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Athlete support now recognised at a critical time

By Leek Post and Times  |  Posted: February 17, 2014

Lizzy-Yarnold

Lizzy Yarnold

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With Lizzy Yarnold, the GB Curling Team and Sochi 2014 at the forefront of the sporting world at present, access to qualified, professional guidance to balance athletes’ intense fitness schedules with ‘off the field’ commitments is finally being met with a new initiative that recognises the importance of this role.

Specifically focusing on career advice, financial commitments, family support, education and welfare, the Register of Personal Development Practitioners in Sport (RPDPS) will recognise qualified professionals in Staffordshire who work in the area of personal development within sport.

It will formally launch on February 27th in central London.

Qualified professionals also work with younger athletes embarking on the pathway to sporting success at the highest level, such as those on the Skills Active Advanced Level Apprenticeship in Sporting Excellence (AASE) sports performance programme.

Recent years have seen the likes of Tom Daley and Rebecca Addlington complete the programme, along with Elise Christie, a speed skater representing GB in Sochi.

As an independent public Register, RPDS recognises the qualifications and expertise of professionals who work in the area of personal development within sport. Acceptance onto the Register will be exclusively for those who hold the relevant qualifications and experience for the job they undertake, and who complete Continuing Professional Development (CPD) to keep their skills and knowledge up to date.

Steve Mitchell, Head of National Partnerships for Skills Active, the owners and operators of RPDPS, says, “RPDPS has been developed because of a demand from the industry to create National Occupational Standards that enable personal development practitioners to gain the trust and confidence of their clients, which in this case are top level athletes.

In addition, national governing bodies and clubs can be assured that the professionals working with their athletes and players are fully qualified and competent in what is a very sensitive job role.”

Leading organisations involved in the development of RPDPS include the Rugby Football Union, English Institute of Sport, England and Wales Cricket Board, Sports Wales, and the Professional Players Federation.

The new Register will also benefit organisations looking for professionally recognised practitioners. Such professionals work with some of the country’s elite athletes, from international team players to Olympic champions.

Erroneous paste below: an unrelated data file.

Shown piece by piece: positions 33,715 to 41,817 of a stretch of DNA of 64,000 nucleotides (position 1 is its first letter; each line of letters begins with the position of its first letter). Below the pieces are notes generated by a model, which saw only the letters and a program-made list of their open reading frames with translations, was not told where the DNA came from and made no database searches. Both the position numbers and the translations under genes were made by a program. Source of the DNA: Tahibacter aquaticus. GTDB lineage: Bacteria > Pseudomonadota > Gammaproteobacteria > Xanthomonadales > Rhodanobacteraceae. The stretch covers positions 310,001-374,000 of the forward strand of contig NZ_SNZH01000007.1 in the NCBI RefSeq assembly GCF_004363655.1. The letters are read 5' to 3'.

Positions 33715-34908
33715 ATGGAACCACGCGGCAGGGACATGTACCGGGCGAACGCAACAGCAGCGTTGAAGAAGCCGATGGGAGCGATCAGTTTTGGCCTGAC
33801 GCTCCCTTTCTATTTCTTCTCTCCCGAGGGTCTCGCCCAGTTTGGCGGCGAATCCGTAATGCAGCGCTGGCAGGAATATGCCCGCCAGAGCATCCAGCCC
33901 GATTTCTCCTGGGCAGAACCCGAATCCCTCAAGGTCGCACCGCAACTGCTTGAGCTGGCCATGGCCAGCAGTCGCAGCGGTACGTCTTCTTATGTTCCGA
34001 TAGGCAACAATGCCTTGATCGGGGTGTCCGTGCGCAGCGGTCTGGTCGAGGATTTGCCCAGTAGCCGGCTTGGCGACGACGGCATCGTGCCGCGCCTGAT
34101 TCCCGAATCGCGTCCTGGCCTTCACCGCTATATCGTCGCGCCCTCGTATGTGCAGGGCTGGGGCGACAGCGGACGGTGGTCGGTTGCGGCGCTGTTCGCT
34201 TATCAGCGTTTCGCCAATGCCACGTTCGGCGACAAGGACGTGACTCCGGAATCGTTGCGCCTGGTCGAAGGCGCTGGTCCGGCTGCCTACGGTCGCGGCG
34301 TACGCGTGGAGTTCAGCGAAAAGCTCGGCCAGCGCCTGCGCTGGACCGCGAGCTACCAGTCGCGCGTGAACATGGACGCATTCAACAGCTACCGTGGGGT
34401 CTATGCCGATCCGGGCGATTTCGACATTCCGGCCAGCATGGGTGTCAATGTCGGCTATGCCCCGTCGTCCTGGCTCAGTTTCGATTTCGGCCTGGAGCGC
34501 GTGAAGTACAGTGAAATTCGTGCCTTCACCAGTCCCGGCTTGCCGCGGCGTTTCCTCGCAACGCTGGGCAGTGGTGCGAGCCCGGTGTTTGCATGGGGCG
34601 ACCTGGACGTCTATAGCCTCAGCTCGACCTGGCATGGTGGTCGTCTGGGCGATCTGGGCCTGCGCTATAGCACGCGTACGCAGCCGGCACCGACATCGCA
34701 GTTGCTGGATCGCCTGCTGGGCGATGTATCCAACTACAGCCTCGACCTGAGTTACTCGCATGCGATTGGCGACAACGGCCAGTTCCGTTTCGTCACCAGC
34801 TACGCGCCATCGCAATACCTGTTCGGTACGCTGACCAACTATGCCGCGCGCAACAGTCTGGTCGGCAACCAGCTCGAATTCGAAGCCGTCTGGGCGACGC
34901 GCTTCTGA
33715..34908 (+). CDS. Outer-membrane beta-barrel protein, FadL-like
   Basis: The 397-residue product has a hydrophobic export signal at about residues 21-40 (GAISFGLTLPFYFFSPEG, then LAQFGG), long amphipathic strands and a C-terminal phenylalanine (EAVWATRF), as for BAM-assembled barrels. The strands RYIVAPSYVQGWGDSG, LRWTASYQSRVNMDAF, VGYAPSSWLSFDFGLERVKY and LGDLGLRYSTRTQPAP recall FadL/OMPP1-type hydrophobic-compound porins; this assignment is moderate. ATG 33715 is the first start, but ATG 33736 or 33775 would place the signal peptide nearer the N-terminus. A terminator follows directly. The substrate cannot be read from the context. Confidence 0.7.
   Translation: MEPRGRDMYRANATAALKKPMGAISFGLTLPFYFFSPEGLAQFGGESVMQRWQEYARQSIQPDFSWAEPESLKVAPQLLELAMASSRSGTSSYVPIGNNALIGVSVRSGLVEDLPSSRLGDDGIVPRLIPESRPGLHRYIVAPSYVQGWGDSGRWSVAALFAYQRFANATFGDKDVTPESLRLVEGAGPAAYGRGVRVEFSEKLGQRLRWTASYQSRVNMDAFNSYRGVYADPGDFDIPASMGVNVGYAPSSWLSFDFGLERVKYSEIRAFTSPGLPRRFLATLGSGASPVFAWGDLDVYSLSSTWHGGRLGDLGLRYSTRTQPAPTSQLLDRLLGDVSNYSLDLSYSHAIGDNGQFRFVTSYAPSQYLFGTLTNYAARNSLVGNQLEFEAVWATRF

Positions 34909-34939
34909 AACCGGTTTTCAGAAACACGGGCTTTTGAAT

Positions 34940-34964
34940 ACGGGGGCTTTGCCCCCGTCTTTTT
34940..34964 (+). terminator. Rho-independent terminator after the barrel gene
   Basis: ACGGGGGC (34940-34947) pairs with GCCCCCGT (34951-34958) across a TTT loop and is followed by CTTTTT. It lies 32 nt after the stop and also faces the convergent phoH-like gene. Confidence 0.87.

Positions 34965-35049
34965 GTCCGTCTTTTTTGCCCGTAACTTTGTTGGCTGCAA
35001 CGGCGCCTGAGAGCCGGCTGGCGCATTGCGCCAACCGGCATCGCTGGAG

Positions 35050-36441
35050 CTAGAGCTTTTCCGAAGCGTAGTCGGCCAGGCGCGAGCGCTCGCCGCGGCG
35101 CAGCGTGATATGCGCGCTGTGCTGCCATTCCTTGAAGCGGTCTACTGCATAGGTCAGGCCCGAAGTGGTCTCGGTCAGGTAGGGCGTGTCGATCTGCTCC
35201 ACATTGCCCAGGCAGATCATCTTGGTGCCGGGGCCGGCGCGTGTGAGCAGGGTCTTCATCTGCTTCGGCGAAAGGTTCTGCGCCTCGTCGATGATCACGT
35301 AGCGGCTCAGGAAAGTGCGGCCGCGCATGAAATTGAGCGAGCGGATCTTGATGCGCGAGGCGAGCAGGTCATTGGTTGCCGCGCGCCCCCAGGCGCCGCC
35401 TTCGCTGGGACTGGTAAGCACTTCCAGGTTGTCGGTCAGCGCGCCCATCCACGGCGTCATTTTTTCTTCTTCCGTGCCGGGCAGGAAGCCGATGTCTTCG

Personal development practitioners ensure that athletes in their respective sports have the correct mentoring and lifestyle advice.

Katherine Grainger CBE, GB Rowing and Olympic champion, will be present at the launch along with Leon Lloyd (England Rugby) and Holly Colvin (England Cricket) says, “Performance lifestyle has been instrumental and played a key role throughout my rowing career that has spanned four Olympics.”

Kate Green, National Lead- Personal Development & Welfare at the ECB, said: “Having a register for our profession is hugely important in recognising the development in this area of support. The aim is to support lifestyle, personal development and wellbeing of players and coaches in Staffordshire so that they can perform to the best of their ability; minimising unwanted obstacles and maximising future opportunities in both their personal and professional lives. Having specialised, experienced and trusted practitioners to perform this support is crucial and having a clear pathway will enable keen and motivated individuals to follow a clear career progression.”

Steve Mitchell concludes, “Many people are waking up to the fact that sport is becoming a more lucrative business. Although this is great for the development of each individual sport and the economy at large, it is also attracting people to the sector who offer advice and services that are below standard. RPDPS will provide the yardstick by which professionals are accepted by the wider industry.”

SkillsActive is the Sector Skills Council for Active Leisure, Learning and Well-being.

SkillsActive is made up of seven sub-sectors of the sports and active leisure industry, sports, fitness, outdoors, playwork, caravans and hair and beauty, and works to increase the demand, quality and availability of skills provision across the UK.

SkillsActive's nationwide body of staff are experts in their field.

They provide employers, training providers, policy makers and key organisations with information and advice on skills development and training for the sector.

Sector Skills Councils (SSCs) are independent, employer-led, UK–wide organisations.

The SSCs and the UK Commission are committed to working in partnership across the four nations to create the conditions for increased employer investment in skills which will drive enterprise, create jobs and lead to sustainable economic growth.

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